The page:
John Marshall Harlan, the best justice of the era and often the only one with the welfare of the average citizen in mind, wrote one of his classic dissensions. He wrote that it was “plain that this statute was enacted to protect the physical well-being of those who work in bakery and confectionery establishments.” He went on, “If the end which the legislature seeks to accomplish be one to which its power extends, and if the means employed to that end, although not the wisest or best, are yet not plainly and palpably unauthorized by law, then the court cannot interfere.” Oliver Wendell Holmes also dissented, using his ideology of limited court activism to accuse the majority of asserting their own economic preferences into the Constitution where they did not belong.
The majority in fact did that, but didn’t care. Rufus Peckham wrote the majority opinion. He countered the argument of New York that “has a right to safeguard a citizen against his own lack of knowledge” by stating that citizens “are … able to assert their rights and care for themselves without the protecting arm of the State, interfering with their independence of judgment and of action.” And this really sums up the doctrine of free contract. Theoretically this sounds like the language of freedom because it places control over one’s life in his or her own hands. But of course such an analysis, which libertarians love today, completely ignores power relations. No baker could assert his own rights because it was the employers who constricted those rights. When the option is a) work 65 hours or b) don’t eat, that’s not a freedom of choice.
Moreover, Peckham went into the health of working in a bakery, writing the law was unnecessary because “To the common understanding, the trade of a baker has never been regarded as an unhealthy one.” Of course, such a judgment from a judge should not matter when deciding the constitutionality of the law–the question is whether it is constitutional, not whether the judge personally agrees on the merits of the law. But of course the Supreme Court has long operated as little more than the assertion of personal political position as constitutional principle, a problem which plagues the Court today. Moreover, the question of health and work in the Gilded Age was one of huge importance because work was so starkly unhealthy. It’s entirely possible that compared to paint workers having their brains disintegrated through unbelievable levels of lead poisoning and radium workers dying from horrendous cancers that bakers didn’t have it so bad, but that doesn’t mean that working in unsanitary conditions for long hours did not have an effect on their health. Even when employers and states decided to something about workers dying or suffering grievous injuries on the job, it would take until the establishment of OSHA in 1970 before workplace health per se was really taken that seriously in the United States.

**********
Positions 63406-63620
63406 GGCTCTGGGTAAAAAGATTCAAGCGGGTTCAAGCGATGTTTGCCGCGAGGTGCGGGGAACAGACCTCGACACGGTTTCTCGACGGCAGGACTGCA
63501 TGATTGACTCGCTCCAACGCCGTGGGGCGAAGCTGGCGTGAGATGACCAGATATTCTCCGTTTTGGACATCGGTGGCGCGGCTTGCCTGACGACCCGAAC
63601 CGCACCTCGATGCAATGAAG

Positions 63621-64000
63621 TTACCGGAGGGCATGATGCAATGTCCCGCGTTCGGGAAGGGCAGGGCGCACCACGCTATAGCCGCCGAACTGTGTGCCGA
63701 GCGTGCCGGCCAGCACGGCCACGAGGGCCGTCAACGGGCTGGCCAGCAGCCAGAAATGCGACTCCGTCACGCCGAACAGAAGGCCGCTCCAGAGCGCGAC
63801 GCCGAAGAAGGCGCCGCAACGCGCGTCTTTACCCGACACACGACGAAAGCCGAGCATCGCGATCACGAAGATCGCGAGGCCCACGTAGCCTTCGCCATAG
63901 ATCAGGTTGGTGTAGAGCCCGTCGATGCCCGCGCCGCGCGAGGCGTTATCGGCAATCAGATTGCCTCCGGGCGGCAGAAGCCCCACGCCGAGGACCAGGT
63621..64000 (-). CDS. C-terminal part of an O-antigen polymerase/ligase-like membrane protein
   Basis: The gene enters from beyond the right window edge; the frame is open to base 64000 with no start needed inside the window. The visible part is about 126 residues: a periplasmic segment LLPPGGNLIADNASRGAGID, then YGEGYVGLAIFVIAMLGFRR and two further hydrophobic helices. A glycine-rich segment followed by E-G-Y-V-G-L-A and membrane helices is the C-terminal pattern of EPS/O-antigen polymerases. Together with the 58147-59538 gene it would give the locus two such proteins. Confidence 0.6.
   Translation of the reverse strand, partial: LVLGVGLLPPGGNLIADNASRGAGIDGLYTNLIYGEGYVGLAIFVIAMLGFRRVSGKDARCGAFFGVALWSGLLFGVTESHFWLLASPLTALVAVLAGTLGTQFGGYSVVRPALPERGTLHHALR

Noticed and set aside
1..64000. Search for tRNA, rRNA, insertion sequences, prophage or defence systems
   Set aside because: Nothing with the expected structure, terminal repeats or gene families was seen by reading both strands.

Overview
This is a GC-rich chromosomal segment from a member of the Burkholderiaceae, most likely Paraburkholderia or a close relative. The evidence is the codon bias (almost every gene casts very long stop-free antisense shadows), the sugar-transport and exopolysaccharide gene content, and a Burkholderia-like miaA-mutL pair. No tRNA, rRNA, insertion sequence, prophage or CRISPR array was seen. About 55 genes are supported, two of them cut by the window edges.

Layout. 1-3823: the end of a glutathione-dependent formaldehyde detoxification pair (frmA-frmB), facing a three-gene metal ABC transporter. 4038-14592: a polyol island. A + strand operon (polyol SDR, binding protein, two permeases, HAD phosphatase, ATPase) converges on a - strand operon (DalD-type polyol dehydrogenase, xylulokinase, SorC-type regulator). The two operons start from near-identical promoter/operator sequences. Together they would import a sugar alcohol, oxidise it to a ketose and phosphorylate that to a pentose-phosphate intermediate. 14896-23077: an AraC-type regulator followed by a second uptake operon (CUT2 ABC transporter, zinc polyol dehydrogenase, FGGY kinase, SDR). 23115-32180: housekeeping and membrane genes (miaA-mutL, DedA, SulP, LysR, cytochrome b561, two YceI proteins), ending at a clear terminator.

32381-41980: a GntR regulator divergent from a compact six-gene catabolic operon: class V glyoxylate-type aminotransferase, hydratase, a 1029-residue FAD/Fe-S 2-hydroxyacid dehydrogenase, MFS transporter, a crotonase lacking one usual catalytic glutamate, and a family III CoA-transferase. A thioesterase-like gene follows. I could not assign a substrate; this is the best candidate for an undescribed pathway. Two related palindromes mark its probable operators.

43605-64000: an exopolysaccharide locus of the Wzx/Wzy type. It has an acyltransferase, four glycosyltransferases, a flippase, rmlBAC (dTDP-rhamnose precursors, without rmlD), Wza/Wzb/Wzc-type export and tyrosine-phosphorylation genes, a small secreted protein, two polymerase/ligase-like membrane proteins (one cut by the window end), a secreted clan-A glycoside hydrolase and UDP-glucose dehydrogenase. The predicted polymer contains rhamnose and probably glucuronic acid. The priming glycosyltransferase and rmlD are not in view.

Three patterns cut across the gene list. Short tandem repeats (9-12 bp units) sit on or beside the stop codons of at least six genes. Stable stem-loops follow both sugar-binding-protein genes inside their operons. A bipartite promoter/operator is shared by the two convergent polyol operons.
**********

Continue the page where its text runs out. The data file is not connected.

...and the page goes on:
However, Lochner was also the peak of corporate rights superseding that of workers and the public. The Muller v. Oregon decision three years later carved out room in the freedom of contract ideology for hours limitations on women workers, which began to slowly build toward the principle of government regulating the workforce. From 1905 on, Lochner became the case that progressive labor activists such as Louis Brandeis sought to overturn. Yet this would be a long fight lasting until the New Deal, with the Court reviving the Lochner doctrine in the 1923 case Adkins v. Children’s Hospital, declaring a Washington DC law setting minimum wages for women and children unconstitutional.
Conservatives would like to return to a Lochner-era America today and are working hard to make sure that happens.
This is the 142nd post in this series. Previous posts are archived here.